Beyond just-so stories
The philosopher Jerry Fodor characterised evolutionary explanations for human behaviour as ‘inherently post hoc’ (Fodor, 2007), giving examples such as ‘We don’t all talk the same language because that would make us more likely to interbreed with foreigners’ and ‘We talk by making noises and not by waving our hands; that’s because hunter-gatherers lived in the savannah and would have had trouble seeing one another in the tall grass.’
Critics of evolutionary psychology frequently describe evolutionary explanations as ‘just-so stories’, and it is not hard to agree that they are frequently right. For example, explaining the contagiousness of yawns as an evolved mechanism to promote group vigilance (Gallup & Gallup, 2007) is clearly post hoc. Darwin (1872) wrote about the contagiousness of baboon yawns over one hundred years ago. More importantly, testing this ‘group vigilance’ hypothesis is practically impossible.
Evolutionary psychology is by no means alone in generating post hoc, untestable hypotheses, however. Indeed, much of the field of social psychology has been criticised as consisting of essentially unfalsifiable theories (Wallach & Wallach, 2001). My aim here is not to defend such poor science, evolutionary or other, but rather to highlight some of the many examples of how consideration of evolutionary theories can allow psychologists to generate novel, testable hypotheses about human behaviour.
While poor evolutionary psychology focuses on ‘inventing’ adaptive functions for observed behaviour, good evolutionary psychology uses established biological theories to predict patterns of behaviour that have not yet been investigated.
Trustworthy, but not lust-worthy
Inclusive fitness theory (Hamilton, 1964) mathematically sets out the conditions under which natural selection would favour behaviour that helps genetic relatives at the expense of oneself. Optimal outbreeding theory (Bateson, 1978) proposes that there is an optimal balance between the dangers of inbreeding (e.g. genetic mutations) and the costs of excessive outbreeding (e.g. mating with the wrong species) and that organisms should be sensitive to kinship when choosing a mate. Together, these biological theories lead to the evolution-minded hypothesis that people should like others who resemble themselves only in social contexts with no sexual component, and should actually be averse to self-resemblance in a sexual context.
I tested this hypothesis by examining people’s attitudes towards opposite-sex versions of their own faces made using computer-graphics (DeBruine, 2005). When asked to judge faces on apparent trustworthiness, people rated their own opposite-sex version as much more trustworthy than others did. However, when asked to rate these same faces on their attractiveness for a short-term, exclusively sexual relationship, such as a one-night stand, people rated their own opposite-sex version as less attractive than others did. It seems that people with self-resembling faces are trustworthy, but certainly not lust-worthy.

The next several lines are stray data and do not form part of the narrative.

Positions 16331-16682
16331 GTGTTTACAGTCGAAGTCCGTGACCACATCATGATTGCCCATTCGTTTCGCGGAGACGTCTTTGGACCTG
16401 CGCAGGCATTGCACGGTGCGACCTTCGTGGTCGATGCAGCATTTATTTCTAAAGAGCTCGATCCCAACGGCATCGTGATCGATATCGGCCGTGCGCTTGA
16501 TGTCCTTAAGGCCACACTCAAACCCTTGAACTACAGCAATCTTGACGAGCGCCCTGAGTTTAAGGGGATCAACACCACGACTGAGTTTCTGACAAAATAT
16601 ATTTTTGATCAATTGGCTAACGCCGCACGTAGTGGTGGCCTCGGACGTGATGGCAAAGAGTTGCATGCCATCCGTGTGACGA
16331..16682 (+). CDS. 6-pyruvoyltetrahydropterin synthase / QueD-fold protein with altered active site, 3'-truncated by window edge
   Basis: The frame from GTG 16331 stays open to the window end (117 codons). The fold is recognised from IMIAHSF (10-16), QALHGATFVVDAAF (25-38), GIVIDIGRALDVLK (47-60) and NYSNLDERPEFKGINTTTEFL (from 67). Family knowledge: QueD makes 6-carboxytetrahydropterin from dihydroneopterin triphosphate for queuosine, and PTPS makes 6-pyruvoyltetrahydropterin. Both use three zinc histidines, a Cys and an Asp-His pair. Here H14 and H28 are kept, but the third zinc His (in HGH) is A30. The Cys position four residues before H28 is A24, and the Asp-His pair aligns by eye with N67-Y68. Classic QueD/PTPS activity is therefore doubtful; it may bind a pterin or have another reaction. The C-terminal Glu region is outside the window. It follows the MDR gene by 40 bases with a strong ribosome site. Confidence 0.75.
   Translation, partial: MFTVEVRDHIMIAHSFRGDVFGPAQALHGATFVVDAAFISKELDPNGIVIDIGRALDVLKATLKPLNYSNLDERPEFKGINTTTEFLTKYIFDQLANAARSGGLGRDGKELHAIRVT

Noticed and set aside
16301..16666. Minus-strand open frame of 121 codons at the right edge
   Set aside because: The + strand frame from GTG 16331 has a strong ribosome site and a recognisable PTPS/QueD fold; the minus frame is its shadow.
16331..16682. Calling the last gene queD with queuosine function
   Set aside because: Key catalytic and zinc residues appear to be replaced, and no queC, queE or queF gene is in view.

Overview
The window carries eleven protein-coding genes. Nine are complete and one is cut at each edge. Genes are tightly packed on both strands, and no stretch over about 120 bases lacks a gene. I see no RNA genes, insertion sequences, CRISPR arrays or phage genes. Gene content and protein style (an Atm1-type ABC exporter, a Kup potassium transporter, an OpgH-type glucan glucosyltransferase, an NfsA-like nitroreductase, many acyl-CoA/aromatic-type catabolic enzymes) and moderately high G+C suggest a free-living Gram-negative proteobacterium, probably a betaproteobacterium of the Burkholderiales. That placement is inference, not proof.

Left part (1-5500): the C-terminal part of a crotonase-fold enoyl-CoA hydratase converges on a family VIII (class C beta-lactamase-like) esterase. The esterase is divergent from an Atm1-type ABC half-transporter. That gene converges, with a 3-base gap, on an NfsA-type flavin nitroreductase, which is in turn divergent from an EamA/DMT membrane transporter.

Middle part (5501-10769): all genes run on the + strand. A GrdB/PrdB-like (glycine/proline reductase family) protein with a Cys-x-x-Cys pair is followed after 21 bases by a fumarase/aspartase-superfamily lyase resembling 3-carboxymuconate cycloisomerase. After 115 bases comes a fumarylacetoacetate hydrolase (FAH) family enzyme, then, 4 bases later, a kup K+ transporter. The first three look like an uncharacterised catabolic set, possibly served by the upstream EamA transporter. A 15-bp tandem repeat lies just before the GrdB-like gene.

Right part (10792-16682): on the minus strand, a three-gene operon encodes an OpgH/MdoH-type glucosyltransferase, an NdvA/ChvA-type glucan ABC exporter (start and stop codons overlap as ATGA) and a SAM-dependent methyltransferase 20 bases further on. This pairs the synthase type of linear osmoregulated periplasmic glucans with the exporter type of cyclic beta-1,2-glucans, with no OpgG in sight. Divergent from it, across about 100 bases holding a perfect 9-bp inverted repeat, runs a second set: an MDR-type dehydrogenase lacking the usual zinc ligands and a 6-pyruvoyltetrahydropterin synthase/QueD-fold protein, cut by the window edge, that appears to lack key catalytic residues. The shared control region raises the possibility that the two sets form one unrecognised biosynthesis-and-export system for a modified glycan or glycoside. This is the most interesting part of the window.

These strikingly different effects of self-resemblance on trustworthiness and sexual attractiveness would never have been demonstrated had I not adopted an explicitly evolutionary perspective. Existing theories, such as the halo effect (Dion et al., 1972), actually predict the opposite: that finding a person attractive necessarily leads to ascribing other positive traits such as trustworthiness. Indeed, it was only by considering the costs and benefits of behaviour on genetic fitness as laid out in inclusive fitness and optimal outbreeding theories that I could predict the pattern of results that I subsequently found for attitudes to self-resembling faces.
Menstrual cycle and mate preferences
While an evolutionary perspective can help to predict how people will behave in general, it can also generate predictions about when and how individuals will differ. Far from implying that evolved behaviours are fixed and inflexible, evolutionary theories make many specific predictions about context-dependent responses to environmental variables.
Although we’ve all heard that ‘beauty is in the eye of the beholder’, implying that attractiveness judgements simply reflect idiosyncratic and arbitrary preferences, many scientific theories of facial attractiveness emphasise high agreement among individuals (Langlois et al., 2000). Since face preferences were assumed to be relatively invariant among people in the same community, there was no reason to investigate the possibility that face preferences might change within a single individual in a context-dependent manner. Established theories of sexual selection predict precisely this.
Good genes sexual selection (Andersson, 1994) refers to selection for mate choice strategies that optimise the genetic health of offspring. However, the benefits of a mate with good genes cannot be realised unless the conception of offspring is likely. Since women’s fertility varies cyclically, the importance they place on facial cues to men’s genetic quality may also vary along with the menstrual cycle.